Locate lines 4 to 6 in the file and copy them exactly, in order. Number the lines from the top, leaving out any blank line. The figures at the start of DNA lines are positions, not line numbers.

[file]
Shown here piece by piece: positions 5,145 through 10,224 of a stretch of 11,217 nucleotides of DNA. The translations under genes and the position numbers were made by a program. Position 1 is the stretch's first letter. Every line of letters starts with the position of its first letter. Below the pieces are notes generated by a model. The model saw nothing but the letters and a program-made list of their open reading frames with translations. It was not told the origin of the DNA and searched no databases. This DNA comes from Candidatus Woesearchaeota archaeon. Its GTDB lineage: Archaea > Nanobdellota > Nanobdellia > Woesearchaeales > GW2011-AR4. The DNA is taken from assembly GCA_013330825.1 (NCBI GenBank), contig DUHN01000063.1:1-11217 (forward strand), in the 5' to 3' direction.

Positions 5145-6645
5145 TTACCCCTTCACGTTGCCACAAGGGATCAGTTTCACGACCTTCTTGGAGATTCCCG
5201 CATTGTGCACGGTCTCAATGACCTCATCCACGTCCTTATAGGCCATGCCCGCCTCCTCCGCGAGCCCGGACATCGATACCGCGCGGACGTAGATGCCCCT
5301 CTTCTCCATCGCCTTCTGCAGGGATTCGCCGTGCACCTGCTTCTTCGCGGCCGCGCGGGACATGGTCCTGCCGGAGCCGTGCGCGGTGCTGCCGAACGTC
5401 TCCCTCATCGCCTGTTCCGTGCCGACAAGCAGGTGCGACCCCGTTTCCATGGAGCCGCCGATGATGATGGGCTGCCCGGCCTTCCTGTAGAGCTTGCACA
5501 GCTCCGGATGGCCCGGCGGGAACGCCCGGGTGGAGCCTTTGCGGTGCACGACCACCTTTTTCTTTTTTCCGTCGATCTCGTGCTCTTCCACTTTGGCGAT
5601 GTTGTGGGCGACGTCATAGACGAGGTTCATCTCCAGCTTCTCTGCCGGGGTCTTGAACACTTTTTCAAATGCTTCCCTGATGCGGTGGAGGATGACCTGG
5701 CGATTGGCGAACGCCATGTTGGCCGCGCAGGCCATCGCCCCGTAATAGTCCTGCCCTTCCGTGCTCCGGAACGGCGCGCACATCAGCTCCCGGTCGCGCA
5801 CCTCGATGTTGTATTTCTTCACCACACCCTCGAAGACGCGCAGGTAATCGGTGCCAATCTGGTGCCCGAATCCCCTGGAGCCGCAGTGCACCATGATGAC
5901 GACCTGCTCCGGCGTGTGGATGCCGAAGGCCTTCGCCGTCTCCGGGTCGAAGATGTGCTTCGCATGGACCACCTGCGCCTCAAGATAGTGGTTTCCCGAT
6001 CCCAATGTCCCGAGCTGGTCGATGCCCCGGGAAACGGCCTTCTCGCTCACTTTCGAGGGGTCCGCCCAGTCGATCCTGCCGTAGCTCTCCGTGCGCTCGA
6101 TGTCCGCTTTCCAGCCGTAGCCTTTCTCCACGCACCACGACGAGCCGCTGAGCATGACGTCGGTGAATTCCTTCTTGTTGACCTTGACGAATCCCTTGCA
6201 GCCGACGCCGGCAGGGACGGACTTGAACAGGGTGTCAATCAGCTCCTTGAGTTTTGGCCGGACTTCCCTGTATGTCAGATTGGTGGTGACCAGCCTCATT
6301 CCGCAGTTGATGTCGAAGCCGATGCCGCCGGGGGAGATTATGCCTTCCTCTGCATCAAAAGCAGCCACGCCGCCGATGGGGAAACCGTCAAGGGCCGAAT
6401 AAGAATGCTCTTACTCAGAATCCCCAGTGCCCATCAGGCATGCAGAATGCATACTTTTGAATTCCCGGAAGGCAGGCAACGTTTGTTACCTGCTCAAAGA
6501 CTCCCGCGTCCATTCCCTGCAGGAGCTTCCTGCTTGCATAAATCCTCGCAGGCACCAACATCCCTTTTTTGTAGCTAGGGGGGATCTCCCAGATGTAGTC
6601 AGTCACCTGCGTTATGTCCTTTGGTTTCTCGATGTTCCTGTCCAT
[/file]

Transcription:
5201 CATTGTGCACGGTCTCAATGACCTCATCCACGTCCTTATAGGCCATGCCCGCCTCCTCCGCGAGCCCGGACATCGATACCGCGCGGACGTAGATGCCCCT
5301 CTTCTCCATCGCCTTCTGCAGGGATTCGCCGTGCACCTGCTTCTTCGCGGCCGCGCGGGACATGGTCCTGCCGGAGCCGTGCGCGGTGCTGCCGAACGTC
5401 TCCCTCATCGCCTGTTCCGTGCCGACAAGCAGGTGCGACCCCGTTTCCATGGAGCCGCCGATGATGATGGGCTGCCCGGCCTTCCTGTAGAGCTTGCACA